I agree with Matt Slick when he said, “The Bible is completely silent on the issue of homosexual orientation. And no wonder. Homosexual orientation wasn’t even known until the 19th century. The discovery that some of us are created and/or shaped in our earliest infancy toward same-gender attraction was made in the last 150 years… The Biblical authors knew nothing of homosexual orientation as we understand it, and therefore said nothing to condemn or approve it. The authors of the Bible are authorities in matters of faith. They can be trusted when they talk about God. But they should not be considered the final authorities on sexual orientation any more than they are the final authorities on space travel, gravity, or the Internet.”

Bible verses are there as our guide, but more often than not, people misinterpret the bible and use it to their advantage. There are some practices in the bible that are not applicable to our times and there are some that will forever be a part of Christianity like that of the two important commandments, “you shall love God above all else” and “you shall love thy neighbor as you love yourself.” With this in mind, I firmly believe it was not God’s intention to condemn homosexuals since doing so would only imply that God plays favorites among his children. It all boils down to interpretation and the ability to be open to the different people that abound the earth.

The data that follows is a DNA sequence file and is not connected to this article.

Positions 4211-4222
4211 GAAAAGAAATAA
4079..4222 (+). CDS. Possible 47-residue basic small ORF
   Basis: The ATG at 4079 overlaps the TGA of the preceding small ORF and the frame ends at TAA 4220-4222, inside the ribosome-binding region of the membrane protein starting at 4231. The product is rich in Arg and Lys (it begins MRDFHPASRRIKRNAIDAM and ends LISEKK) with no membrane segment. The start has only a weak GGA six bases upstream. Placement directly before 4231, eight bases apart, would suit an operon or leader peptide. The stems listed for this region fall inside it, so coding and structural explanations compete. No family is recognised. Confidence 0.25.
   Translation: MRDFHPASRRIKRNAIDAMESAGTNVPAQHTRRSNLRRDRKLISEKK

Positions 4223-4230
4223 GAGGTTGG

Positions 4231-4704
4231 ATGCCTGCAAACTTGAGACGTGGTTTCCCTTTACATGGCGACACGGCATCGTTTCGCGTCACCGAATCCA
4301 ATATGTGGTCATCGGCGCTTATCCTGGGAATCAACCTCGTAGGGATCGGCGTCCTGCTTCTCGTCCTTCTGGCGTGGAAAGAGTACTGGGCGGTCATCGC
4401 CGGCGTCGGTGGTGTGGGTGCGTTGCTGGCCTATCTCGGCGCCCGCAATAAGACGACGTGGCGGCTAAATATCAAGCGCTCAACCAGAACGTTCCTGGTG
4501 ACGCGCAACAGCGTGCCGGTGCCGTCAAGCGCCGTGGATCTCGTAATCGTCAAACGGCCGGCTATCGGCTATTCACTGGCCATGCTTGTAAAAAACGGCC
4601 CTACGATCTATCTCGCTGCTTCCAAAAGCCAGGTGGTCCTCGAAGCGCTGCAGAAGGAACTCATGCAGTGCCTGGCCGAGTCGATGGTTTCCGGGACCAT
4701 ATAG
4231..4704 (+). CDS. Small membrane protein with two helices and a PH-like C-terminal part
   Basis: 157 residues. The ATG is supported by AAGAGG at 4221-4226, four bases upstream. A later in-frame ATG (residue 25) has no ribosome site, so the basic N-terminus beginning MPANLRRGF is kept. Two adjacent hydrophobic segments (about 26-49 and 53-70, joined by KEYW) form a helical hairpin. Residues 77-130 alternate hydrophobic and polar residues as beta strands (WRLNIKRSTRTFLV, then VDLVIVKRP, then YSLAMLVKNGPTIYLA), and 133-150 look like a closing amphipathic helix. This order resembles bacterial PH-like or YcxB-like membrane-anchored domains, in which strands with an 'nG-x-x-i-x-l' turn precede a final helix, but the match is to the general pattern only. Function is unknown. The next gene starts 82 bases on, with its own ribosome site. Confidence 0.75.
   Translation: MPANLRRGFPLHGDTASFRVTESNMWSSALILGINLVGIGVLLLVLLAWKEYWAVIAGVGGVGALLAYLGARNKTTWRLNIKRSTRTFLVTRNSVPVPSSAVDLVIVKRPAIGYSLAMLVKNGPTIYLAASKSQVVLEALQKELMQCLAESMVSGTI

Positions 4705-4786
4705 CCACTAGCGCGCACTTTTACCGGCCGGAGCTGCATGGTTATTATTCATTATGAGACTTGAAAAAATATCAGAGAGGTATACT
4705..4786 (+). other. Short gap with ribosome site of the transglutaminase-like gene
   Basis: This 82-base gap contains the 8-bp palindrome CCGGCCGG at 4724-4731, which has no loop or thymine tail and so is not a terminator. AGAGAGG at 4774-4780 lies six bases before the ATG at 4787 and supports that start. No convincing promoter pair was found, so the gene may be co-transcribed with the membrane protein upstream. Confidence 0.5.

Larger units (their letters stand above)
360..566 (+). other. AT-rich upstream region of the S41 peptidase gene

Human beings are a complex kind of species and are multidimensional in nature. I learned that apart from physiological and social needs, as individuals, we also have our own personal psychological needs. This is evident in Abraham Maslow’s hierarchy of needs where self-esteem and self-actualization are considered the highest of all. Sexual orientation, I believe, is a subjective psychological variation that differs from person to person and Homosexuality as one form of sexual orientation stems from this type of need. I say need because it plays a crucial role in our identity as individuals.